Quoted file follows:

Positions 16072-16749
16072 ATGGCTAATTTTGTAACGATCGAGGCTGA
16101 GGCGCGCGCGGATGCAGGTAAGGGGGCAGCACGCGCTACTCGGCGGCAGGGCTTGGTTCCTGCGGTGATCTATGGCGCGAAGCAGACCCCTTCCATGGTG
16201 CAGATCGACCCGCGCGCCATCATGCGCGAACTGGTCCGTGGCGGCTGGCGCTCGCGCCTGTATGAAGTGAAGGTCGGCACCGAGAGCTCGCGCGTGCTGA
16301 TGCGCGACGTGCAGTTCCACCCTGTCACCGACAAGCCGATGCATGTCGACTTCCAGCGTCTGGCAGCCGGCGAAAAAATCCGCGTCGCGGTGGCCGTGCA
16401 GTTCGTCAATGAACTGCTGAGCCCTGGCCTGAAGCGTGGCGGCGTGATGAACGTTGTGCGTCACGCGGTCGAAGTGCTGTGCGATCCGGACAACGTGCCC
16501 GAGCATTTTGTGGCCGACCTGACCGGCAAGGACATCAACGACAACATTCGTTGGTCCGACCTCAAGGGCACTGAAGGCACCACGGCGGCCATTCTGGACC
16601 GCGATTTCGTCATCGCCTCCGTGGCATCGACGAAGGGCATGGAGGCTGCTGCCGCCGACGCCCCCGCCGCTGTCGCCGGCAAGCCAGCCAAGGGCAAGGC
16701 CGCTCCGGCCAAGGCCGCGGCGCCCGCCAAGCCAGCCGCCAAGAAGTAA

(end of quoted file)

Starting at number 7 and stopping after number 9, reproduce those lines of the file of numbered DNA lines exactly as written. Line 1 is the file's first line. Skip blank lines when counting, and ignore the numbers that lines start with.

16501 GAGCATTTTGTGGCCGACCTGACCGGCAAGGACATCAACGACAACATTCGTTGGTCCGACCTCAAGGGCACTGAAGGCACCACGGCGGCCATTCTGGACC
16601 GCGATTTCGTCATCGCCTCCGTGGCATCGACGAAGGGCATGGAGGCTGCTGCCGCCGACGCCCCCGCCGCTGTCGCCGGCAAGCCAGCCAAGGGCAAGGC
16701 CGCTCCGGCCAAGGCCGCGGCGCCCGCCAAGCCAGCCGCCAAGAAGTAA